If there is one thing that can be undeniably stated about Parallel 49 Brewing, it is that they are not one to shy away from a new beer style. They have made a plethora of interesting creations, and they jumped on the Brut IPA hype train quite early. This beer style is supposed to mimic the dryness and crisp carbonation of Brut Champagne. Along with that is is a sort of kickback to the New England IPA to provide the drinker with the same hop flavour and aroma without the lack of clarity and heavy body. Let’s pop the cork and see what’s inside.
B.C. Beer Reviews: Parallel 49 Brewing – Brut IPA
This beer pours a fantastically clear yellow-straw colour. In the glass it has a slight haze, but not enough to say it is not a clear beer. The colour and the clarity is within the specs of the style.
There is a strong citrus aroma up front. The best way to describe it would be to categorize it as orange zest and lemon. It is extremely pleasant and not at all overpowering.
There is also a strong grainy sweetness to the aroma of this beer. Given the fact that many of these beers use Pilsner or Pale 2-row as the base malt, this is not overly surprising and well within the norms of the style.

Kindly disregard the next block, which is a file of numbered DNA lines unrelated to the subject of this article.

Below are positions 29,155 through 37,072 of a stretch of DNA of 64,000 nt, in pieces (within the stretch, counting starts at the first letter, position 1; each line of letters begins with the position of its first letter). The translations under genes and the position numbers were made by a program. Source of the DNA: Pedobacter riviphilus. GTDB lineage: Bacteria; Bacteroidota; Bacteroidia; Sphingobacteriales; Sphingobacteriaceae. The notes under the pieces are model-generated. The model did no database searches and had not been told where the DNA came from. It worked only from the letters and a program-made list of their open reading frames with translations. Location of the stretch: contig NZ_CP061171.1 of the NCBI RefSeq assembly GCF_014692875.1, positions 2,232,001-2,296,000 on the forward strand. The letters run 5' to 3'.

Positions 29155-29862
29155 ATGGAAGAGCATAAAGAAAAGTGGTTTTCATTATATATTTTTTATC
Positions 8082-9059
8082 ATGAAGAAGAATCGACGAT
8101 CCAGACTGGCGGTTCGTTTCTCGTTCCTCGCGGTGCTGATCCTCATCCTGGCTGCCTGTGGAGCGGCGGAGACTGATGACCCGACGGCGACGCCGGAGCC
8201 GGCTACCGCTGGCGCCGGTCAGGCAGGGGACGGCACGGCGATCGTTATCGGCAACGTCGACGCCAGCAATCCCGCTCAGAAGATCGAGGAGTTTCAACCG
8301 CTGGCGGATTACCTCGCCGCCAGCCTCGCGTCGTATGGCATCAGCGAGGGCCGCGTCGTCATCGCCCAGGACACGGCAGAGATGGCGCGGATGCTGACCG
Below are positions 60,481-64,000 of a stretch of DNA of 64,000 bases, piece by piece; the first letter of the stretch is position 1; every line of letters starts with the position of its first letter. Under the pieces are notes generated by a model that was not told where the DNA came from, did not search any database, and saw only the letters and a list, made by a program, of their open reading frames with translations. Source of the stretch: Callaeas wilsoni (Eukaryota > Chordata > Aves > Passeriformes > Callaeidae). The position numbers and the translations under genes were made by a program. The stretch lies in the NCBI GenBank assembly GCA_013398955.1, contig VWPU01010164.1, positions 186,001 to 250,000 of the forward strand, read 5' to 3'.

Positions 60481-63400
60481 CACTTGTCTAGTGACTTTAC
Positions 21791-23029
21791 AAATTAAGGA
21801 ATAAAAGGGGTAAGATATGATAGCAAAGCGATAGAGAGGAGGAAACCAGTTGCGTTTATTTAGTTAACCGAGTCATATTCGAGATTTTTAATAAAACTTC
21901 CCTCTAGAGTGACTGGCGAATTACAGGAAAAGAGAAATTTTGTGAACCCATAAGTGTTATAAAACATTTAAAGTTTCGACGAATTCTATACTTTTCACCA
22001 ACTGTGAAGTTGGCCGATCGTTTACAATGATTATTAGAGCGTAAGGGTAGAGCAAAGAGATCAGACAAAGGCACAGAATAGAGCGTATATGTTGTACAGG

Overall, this is a fairly balanced aroma between the hop notes and the grainy sweetness.
The orange and lemon notes in the aroma come through again nicely here, albeit much more subtle than in the aroma. They linger throughout and hang around well after each sip is gone.
The grainy sweetness also follows through here. It is immediately noticeable alongside the hops, and only somewhat in the background of the hop notes at play.
There is zero perceivable bitterness to this beer and an extremely light body to this beer. It also has a very crisp and highly carbonated finish.
This beer is in a nice corked and caged bottle with a simple and elegant black and silver label that is reminiscent of a champagne label. Parallel 49 Brewing does a good job with their branding here.
As stated earlier, the carbonation is high and well within the style. This leads to an initially massive head and a very good head retention.
This style calls for light colour, good clarity, no bitterness, tons of hop flavour and aroma and high carbonation. This beer hits all those points nicely. While it won’t blow you away with any one single note, it is a nice representation of a still rather young style.
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Main photo by Nic Hendrickson, Lastword Inc., all rights reserved